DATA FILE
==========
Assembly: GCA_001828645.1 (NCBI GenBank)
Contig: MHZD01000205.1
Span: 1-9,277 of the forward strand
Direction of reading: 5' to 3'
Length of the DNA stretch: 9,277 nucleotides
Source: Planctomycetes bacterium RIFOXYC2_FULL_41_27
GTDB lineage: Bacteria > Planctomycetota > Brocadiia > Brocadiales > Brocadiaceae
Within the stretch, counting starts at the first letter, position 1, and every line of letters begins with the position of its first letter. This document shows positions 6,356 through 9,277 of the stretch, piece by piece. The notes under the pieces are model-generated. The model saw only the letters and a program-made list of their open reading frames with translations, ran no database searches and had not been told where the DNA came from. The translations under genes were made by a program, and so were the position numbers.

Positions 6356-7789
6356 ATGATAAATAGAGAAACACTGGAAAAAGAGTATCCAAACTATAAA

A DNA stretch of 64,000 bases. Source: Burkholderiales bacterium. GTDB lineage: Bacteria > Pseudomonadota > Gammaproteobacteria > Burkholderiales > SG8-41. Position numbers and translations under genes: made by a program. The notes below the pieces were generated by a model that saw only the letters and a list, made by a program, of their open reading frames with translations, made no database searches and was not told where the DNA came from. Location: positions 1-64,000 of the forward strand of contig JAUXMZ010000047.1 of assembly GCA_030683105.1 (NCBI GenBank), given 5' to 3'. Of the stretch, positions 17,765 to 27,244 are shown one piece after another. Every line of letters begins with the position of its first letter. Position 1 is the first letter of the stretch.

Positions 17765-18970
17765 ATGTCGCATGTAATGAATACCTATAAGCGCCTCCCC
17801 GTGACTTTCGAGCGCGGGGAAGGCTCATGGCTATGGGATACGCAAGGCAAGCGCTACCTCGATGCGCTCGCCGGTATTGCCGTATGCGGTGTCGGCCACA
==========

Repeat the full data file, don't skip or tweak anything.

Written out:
Assembly: GCA_001828645.1 (NCBI GenBank)
Contig: MHZD01000205.1
Span: 1-9,277 of the forward strand
Direction of reading: 5' to 3'
Length of the DNA stretch: 9,277 nucleotides
Source: Planctomycetes bacterium RIFOXYC2_FULL_41_27
GTDB lineage: Bacteria > Planctomycetota > Brocadiia > Brocadiales > Brocadiaceae
Within the stretch, counting starts at the first letter, position 1, and every line of letters begins with the position of its first letter. This document shows positions 6,356 through 9,277 of the stretch, piece by piece. The notes under the pieces are model-generated. The model saw only the letters and a program-made list of their open reading frames with translations, ran no database searches and had not been told where the DNA came from. The translations under genes were made by a program, and so were the position numbers.

Positions 6356-7789
6356 ATGATAAATAGAGAAACACTGGAAAAAGAGTATCCAAACTATAAA

A DNA stretch of 64,000 bases. Source: Burkholderiales bacterium. GTDB lineage: Bacteria > Pseudomonadota > Gammaproteobacteria > Burkholderiales > SG8-41. Position numbers and translations under genes: made by a program. The notes below the pieces were generated by a model that saw only the letters and a list, made by a program, of their open reading frames with translations, made no database searches and was not told where the DNA came from. Location: positions 1-64,000 of the forward strand of contig JAUXMZ010000047.1 of assembly GCA_030683105.1 (NCBI GenBank), given 5' to 3'. Of the stretch, positions 17,765 to 27,244 are shown one piece after another. Every line of letters begins with the position of its first letter. Position 1 is the first letter of the stretch.

Positions 17765-18970
17765 ATGTCGCATGTAATGAATACCTATAAGCGCCTCCCC
17801 GTGACTTTCGAGCGCGGGGAAGGCTCATGGCTATGGGATACGCAAGGCAAGCGCTACCTCGATGCGCTCGCCGGTATTGCCGTATGCGGTGTCGGCCACA